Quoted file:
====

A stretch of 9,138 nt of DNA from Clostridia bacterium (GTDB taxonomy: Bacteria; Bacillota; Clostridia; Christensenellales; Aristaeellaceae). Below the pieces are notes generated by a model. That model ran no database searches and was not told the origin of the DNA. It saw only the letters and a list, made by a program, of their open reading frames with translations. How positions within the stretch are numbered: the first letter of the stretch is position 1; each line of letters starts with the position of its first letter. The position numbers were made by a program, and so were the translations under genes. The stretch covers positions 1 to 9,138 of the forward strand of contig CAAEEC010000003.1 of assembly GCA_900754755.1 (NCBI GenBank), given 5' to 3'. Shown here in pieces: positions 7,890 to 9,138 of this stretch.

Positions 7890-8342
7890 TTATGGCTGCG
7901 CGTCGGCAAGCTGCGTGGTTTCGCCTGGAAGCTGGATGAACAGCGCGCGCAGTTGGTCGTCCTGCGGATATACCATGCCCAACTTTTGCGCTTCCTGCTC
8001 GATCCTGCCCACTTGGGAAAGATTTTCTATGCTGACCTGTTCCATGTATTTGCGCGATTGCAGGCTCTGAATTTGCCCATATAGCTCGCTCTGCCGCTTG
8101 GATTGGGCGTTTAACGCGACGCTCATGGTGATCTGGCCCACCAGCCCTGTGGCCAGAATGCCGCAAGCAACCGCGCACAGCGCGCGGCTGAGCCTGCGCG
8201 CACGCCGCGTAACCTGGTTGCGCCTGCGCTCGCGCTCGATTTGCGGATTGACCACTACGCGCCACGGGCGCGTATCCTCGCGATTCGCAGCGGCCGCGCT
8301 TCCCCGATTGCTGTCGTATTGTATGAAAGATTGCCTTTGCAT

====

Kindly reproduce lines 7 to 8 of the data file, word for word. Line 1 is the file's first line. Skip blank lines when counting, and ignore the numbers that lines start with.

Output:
8201 CACGCCGCGTAACCTGGTTGCGCCTGCGCTCGCGCTCGATTTGCGGATTGACCACTACGCGCCACGGGCGCGTATCCTCGCGATTCGCAGCGGCCGCGCT
8301 TCCCCGATTGCTGTCGTATTGTATGAAAGATTGCCTTTGCAT